What Happens After You File for Bankruptcy?

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This article was contributed to Leisure Freak by freelance writer Stephanie Caroline Snyder. The decision to file for bankruptcy should be done with full knowledge of what to expect.

Navigating a chapter 7 or 13 bankruptcy can be intense and fear-filled. Uncertainty about what’s to come can affect every aspect of life for you and your family. Bankruptcy has its benefits, but please take the costs into careful consideration as you proceed with the filing. To ease some concerns you may have, read over the key points of what to expect during this time.

Typically after filing your claim, you will:

  • Begin Automatic Stay status
  • Be assigned a court-appointed trustee
  • Complete pre-discharge requirements
  • Discharge your case and begin recovery

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Automatic Stay: Which Debt Collections will be Paused or Stopped?

Immediately after receiving the acceptance of your claim, most of your creditor’s collection efforts, your credit report will transition into Automatic Stay status in the government system. This prohibits creditors from contacting or collecting any capital from debtors. Instead, all transactions are completed by a neutral administrator. Once this is in effect, there are some financial responsibilities that will remain active. Debtors are expected to continue payments for:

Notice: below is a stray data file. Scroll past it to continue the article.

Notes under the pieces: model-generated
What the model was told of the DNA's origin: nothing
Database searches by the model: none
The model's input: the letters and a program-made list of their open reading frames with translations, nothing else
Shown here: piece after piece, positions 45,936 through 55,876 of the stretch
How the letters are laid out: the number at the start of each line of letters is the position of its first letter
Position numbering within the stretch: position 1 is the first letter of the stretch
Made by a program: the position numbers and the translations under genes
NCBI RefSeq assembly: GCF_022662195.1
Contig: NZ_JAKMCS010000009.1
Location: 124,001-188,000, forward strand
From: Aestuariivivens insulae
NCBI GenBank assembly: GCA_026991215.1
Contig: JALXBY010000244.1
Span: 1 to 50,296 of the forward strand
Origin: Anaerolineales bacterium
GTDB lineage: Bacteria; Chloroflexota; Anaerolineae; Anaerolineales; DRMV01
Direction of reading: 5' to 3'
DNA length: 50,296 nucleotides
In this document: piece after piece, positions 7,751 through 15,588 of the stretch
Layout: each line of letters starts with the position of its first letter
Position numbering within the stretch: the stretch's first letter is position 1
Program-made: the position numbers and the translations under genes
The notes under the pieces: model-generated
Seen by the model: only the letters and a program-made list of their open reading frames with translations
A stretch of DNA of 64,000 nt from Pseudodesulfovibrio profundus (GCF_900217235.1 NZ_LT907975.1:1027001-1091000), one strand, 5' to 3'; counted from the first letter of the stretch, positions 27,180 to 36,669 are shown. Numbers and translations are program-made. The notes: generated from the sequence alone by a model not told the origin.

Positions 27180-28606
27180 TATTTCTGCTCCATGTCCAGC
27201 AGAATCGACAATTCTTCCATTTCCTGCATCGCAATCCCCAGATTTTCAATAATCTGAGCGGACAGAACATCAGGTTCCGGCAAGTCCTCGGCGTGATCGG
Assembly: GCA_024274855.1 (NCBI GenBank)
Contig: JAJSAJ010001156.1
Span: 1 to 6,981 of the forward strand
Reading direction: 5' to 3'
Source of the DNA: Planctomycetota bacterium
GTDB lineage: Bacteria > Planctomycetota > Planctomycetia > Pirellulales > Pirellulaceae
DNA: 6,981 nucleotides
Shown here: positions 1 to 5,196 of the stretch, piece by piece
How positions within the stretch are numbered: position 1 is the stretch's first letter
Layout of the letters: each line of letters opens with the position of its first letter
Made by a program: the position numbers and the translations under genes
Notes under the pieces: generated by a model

• Support Cases
  • Pension Loans
  • Criminal Requirement
  • Specific Tax Proceedings

However, being listed under automatic stay will cease the collection of most other payments each month until your case is discharged or completed. This pause in collections provides protection from situations that would have been detrimental without taking action. Multiple garnishes from your paycheck, being evicted from your home, and foreclosure on your residential or commercial property are all examples of inclusions under automatic stay protection. Disconnection or interrupted utility services such as electricity, water, and waste management are provided by the city or state.

What Your Appointed Trustee is Responsible For:

The roles of court-appointed trustees alter from cases under each chapter of

bankruptcy filing options. The two most common are chapters seven and thirteen. Whoever the court appoints to delegate your case with your bankruptcy lawyer in NJ or your local area, they should keep your bests interests in mind.

Chapter seven trustees will analyze and collect any property agreed upon and then facilitate sales of those assets, challenge creditors’ claims when needed, and transfer funds from debtors to creditors. Your case’s discharge objectives will also be determined by your assigned trustee.

Alternatively, a Chapter thirteen bankruptcy filing trustee has different obligations. He or she will review your repayment plan and likely make objections to some content within it. Work with them patiently to find a middle ground that will satisfy the court while being manageable with your current income. This trustee is also the person to whom you will submit payments, and who will transfer the funds to creditors.

Being Prepared for the Final Court Meeting: